Ambient techno is a music category emerging in the late 1980s that is used to describe ambient music atmospheres with the rhythmic and melodic elements of techno. Notable artists include Aphex Twin, B12, Autechre, and The Black Dog.
Ambient industrial is a hybrid genre of industrial and ambient music; the term industrial being used in the original experimental sense, rather than in the sense of industrial metal. A “typical” ambient industrial work (if there is such a thing) might consist of evolving dissonant harmonies of metallic drones and resonances, extreme low frequency rumbles and machine noises, perhaps supplemented by gongs, percussive rhythms, bullroarers, distorted voices or anything else the artist might care to sample (often processed to the point where the original sample is no longer recognizable). Entire works may be based on radio telescope recordings, the babbling of newborn babies, or sounds recorded through contact microphones on telegraph wires.
Ambient pop is an extension of dream pop, possessing a shape and form common to conventional pop, while its electronic textures and atmospheres mirror the meditative qualities of ambient. It is influenced by the lock-groove melodies of krautrock, but is less abrasive.
Brian Eno’s original vision of ambient music as unobtrusive musical wallpaper, later fused with warm house rhythms and given playful qualities by the Orb in the 1990s, found its opposite in the style known as dark ambient. Populated by a wide assortment of personalities—ranging from older industrial and metal experimentalists (Scorn’s Mick Harris, Current 93’s David Tibet, Nurse with Wound’s Steven Stapleton) to electronic boffins (Kim Cascone/PGR, Psychick Warriors Ov Gaia), Japanese noise artists (K.K. Null, Merzbow), and latter-day indie rockers (Main, Bark Psychosis) – dark ambient features toned-down or entirely missing beats with unsettling passages of keyboards, eerie samples, and treated guitar effects. Like most styles related in some way to electronic/dance music of the ’90s, it’s a very nebulous term; many artists enter or leave the style with each successive release. Related styles include ambient industrial (see below) and isolationist ambient.
Space music ranges from simple to complex sonic textures sometimes lacking conventional melodic, rhythmic, or vocal components, generally evoking a sense of “continuum of spatial imagery and emotion”, beneficial introspection, deep listening and sensations of floating, cruising or flying.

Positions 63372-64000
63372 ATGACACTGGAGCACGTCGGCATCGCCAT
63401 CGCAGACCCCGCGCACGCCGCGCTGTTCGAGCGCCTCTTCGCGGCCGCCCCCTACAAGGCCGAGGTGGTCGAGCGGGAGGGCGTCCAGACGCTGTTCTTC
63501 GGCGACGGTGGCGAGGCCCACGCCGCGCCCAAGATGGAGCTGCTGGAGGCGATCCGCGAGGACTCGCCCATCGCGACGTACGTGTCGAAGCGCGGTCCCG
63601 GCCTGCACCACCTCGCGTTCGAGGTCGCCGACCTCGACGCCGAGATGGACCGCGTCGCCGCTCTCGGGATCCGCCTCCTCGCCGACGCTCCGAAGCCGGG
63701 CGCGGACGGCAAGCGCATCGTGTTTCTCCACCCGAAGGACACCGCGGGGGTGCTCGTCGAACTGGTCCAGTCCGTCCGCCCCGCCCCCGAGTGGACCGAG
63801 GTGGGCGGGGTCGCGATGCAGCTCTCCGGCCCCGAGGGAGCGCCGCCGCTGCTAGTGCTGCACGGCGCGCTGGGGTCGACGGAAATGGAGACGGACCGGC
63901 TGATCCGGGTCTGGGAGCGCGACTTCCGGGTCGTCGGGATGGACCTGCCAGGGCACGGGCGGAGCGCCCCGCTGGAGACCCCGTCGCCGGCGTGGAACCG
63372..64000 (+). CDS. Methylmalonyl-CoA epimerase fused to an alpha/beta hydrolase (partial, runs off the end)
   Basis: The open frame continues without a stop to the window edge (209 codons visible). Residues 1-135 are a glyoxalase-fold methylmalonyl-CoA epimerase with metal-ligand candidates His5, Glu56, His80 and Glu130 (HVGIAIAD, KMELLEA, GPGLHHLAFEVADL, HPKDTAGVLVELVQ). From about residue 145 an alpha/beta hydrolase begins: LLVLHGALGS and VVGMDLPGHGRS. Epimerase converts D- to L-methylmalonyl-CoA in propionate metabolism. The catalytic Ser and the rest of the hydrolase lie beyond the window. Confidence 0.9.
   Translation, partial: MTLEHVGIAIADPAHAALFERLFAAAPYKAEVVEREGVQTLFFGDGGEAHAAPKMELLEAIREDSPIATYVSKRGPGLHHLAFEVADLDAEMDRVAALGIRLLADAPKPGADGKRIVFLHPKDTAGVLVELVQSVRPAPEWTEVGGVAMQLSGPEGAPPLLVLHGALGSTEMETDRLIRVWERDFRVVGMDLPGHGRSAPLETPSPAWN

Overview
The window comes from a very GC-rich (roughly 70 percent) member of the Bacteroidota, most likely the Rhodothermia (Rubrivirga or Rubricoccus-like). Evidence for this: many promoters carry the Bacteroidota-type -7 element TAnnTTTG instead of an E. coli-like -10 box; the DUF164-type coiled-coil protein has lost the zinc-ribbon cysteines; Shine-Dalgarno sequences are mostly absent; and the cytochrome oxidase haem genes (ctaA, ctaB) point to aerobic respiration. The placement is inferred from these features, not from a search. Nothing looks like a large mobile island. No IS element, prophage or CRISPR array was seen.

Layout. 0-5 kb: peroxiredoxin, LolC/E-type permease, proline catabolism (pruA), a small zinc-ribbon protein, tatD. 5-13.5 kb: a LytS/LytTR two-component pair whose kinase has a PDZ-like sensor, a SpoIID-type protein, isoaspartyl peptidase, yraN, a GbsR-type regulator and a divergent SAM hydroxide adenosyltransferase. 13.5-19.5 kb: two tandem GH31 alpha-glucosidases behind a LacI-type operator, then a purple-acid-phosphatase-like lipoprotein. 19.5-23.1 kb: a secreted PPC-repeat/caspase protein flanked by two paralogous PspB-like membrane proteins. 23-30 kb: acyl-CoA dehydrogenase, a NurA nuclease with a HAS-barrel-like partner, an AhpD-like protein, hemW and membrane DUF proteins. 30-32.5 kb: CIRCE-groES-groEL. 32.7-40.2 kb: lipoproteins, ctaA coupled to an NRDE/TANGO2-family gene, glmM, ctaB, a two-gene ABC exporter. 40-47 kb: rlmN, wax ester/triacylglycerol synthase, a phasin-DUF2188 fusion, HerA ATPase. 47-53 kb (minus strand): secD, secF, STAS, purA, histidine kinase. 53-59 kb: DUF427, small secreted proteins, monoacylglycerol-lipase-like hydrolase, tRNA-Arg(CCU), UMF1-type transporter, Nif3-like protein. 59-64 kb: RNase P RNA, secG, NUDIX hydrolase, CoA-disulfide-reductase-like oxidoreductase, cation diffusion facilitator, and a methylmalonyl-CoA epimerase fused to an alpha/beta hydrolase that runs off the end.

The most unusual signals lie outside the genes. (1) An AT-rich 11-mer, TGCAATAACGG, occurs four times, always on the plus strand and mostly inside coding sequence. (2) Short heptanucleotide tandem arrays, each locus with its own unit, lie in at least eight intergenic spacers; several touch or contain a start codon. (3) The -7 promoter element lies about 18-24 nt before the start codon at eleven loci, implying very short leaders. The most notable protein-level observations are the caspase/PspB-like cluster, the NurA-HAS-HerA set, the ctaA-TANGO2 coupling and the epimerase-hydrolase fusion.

Space music is used by individuals for both background enhancement and foreground listening, often with headphones, to stimulate relaxation, contemplation, inspiration and generally peaceful expansive moods and soundscapes. Space music is also a component of many film soundtracks and is commonly used in planetariums, as a relaxation aid and for meditation.
Notable ambient-music shows on radio and via satellite
- Sirius XM Chill plays ambient, chill out and downtempo electronica.
- Echoes, is a daily two-hour music radio program hosted by John Diliberto featuring a soundscape of ambient, spacemusic, electronica, new acoustic and new music directions – founded in 1989 and syndicated on 130 radio stations in the USA.
- Hearts of Space, a program hosted by Stephen Hill and broadcast on NPR in the US since 1973.
- Musical Starstreams, a US-based commercial radio station and Internet program produced, programmed and hosted by Forest since 1981.
- Star’s End a radio show on 88.5 WXPN, in Philadelphia, Pennsylvania. Founded in 1976, it is the second longest-running ambient music radio show in the world.
- Ultima Thule Ambient Music, a weekly 90-minute show broadcast since 1989 on community radio across Australia.
- Avaruusromua, the name meaning “space debris”, is a 60-minute ambient and avant-garde radio program broadcast since 1990 on Finnish public broadcaster YLE’s various stations.
- World of Ambient, a bi-weekly 60-minute show featuring beatless ambient, space music and drones, hosted by Stars Over Foy and broadcast on Di.fm
- Drone is now classified as a subgenre of ambient music, but early drone music influenced the origin of ambient. See the other note from Cambridge History of Twentieth-Century Music (Cook & Pople 2004, p. 502), and the note from Four Musical Minimalists (Potter 2002, p. 91).
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- The Ambient Century by Mark Prendergast, Bloomsbury, London, 2003.
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- Eno, Brian. “Music for Airports”. Archived from the original on 29 January 2013. Retrieved 8 July 2013.
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- “Each spoke, tracing a thin pie-shape out of the whole, would contribute to the modern or New Ambient movement: new age, neo-classical, space, electronic, ambient, progressive, jazzy, tribal, world, folk, ensemble, acoustic, meditative, and back to new age… “New Age Music Made SimpleArchived 2010-04-05 at the Wayback Machine